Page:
FYI not reproducing this issue on my own laptop, Win10, Firefox 49.0.1, vector skin
Oct 7 2016
I attempted to clarify that this is an issue when performing a move operation on a subject page that, given the option to move-subpages, talk subpages are not visible to the end user. This is critical for editors handling page moves, especially if the subject namespace does not support subpages, and the talk namespace does, and the editor cannot see the pages meant to be the talk pages of other distinct legitimate articles (i.e. MediaWiki thinks they are talk "subpages" when they are actually standalone).
Oct 6 2016
See additional follow-up at https://en.wikipedia.org/w/index.php?oldid=742912477#Technical_implementation
Appears that the updated suggestion is invalid - not possible to know the destination subject/talk namespace pairs in advance, and not able to know of both destination namespaces support subpages.
Updated title, let the option be default only if both the subject and talk namespaces relevant to the move occurring support subpages. See https://en.wikipedia.org/w/index.php?oldid=742847522#Technical_implementation
Sep 15 2016
@Legoktm I'm a bit new at this, but as the bug filer, solution is fine by me for now. (wonder if tech ambassadors wanted to add anything) Makes sense to continue to track this
Sep 14 2016
Makes sense. I think this would solve the other (possible?) issue that Modules (Scribunto) can be moved to the Wikipedia space and stay Scribunto. After this, I believe that module moves would be converted to wikitext.
Sep 13 2016
@Bawolff @Legoktm Given the scenarios I tried above, I think it's very difficult to ensure that titles have a default contentmodel. Page moves (like CSS to JS, or even default wikitext to a css subpage) is a workaround to the proposed function.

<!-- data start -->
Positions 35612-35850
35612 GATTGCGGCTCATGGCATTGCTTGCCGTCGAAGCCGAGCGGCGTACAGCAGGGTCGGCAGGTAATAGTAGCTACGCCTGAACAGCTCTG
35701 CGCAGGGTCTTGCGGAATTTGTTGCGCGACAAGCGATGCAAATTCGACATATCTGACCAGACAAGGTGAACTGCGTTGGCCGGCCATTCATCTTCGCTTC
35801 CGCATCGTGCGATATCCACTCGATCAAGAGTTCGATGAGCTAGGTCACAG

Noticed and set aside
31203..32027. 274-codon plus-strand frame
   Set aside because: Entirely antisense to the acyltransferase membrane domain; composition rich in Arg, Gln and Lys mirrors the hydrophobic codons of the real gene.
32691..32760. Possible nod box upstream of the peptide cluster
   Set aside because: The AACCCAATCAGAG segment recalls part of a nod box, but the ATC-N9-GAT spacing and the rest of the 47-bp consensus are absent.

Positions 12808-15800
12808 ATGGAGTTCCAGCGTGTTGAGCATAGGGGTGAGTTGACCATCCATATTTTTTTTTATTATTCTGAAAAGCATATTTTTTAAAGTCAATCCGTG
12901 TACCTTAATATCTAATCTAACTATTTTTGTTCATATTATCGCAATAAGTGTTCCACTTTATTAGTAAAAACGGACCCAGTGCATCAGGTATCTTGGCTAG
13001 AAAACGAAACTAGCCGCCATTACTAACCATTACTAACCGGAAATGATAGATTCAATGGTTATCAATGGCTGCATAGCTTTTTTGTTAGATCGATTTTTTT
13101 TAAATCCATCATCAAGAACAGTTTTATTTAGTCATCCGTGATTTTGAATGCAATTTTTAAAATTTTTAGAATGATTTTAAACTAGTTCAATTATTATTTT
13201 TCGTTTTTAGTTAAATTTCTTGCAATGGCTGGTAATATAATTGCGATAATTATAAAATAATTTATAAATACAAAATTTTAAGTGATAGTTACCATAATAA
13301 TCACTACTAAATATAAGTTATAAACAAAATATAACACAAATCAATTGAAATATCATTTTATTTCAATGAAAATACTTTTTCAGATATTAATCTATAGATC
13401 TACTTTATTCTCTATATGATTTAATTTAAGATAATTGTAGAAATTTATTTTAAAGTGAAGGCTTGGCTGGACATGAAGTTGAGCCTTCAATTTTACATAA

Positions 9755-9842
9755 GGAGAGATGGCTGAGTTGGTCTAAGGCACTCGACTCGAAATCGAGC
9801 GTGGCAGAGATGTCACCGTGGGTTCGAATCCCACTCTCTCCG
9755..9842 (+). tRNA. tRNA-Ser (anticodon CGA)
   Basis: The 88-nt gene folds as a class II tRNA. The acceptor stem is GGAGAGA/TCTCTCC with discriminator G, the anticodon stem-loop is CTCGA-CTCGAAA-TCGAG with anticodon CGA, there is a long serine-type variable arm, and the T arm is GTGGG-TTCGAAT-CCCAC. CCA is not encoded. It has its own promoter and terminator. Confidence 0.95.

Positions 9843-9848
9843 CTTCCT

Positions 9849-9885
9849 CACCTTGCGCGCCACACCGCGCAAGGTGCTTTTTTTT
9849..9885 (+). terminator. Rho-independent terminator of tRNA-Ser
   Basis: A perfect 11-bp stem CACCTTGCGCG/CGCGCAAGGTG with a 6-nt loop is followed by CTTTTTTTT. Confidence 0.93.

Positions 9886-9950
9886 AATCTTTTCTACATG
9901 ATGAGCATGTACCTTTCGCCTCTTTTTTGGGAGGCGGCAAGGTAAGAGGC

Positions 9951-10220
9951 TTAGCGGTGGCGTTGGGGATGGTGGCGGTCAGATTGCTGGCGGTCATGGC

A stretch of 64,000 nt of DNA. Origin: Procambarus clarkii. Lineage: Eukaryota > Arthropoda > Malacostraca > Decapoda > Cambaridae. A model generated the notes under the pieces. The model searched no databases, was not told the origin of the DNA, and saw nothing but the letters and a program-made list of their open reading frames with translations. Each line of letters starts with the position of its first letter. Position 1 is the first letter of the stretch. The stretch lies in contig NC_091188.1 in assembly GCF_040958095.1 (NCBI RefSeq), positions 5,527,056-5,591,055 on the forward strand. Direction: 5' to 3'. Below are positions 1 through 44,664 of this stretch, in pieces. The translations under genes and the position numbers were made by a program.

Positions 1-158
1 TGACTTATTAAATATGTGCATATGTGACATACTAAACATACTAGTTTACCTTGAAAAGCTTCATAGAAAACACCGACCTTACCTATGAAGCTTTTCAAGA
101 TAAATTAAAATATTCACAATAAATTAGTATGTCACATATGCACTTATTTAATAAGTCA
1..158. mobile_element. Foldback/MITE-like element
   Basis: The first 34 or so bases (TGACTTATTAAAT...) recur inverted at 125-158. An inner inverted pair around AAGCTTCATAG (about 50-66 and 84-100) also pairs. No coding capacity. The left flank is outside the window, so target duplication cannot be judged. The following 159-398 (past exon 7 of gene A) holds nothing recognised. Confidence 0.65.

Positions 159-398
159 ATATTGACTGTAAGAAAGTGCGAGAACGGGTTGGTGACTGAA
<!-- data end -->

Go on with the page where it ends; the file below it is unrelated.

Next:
What happens if User:Example/common.css doesn't exist, and User:Example moves User:Example/common (not a CSS page, not in CSS contentmodel) to User:Example/common.css? I'm able to move a sandbox to a new css page: https://en.wikipedia.beta.wmflabs.org/w/index.php?title=User:Andy_M._Wang/sandbox&action=history
Sep 12 2016
Comment: if it's decided that edit-previous-revision cross-contentmodel is to be supported, then non-autoconfirmed users (or whatever the scope of editcontentmodel is) should not be able to edit a revision with a different contentmodel because they don't have the permission.
@MZMcBride Similar issue in that undo doesn't work when there's an intermediate edit... but I'd say that in terms of usability, it's not as disruptive, and not being able to undo page moves is well-known. Users are given a "Move" option in the tabs at the top that takes users directly to Special:MovePage, whereas "Change content model" is not an option given (and probably shouldn't be).
Sep 11 2016
Believe not supporting editing a previous revision of in a different contentmodel is problematic and probable on high-traffic mainspace pages. Twinkle's revert to previous revision would break here too, as far as I know.
@Legoktm remarked at VPR that a potential mitigation is a "change tag that indicates the edit changed the content model of the page, which would then link to documentation about changing content models".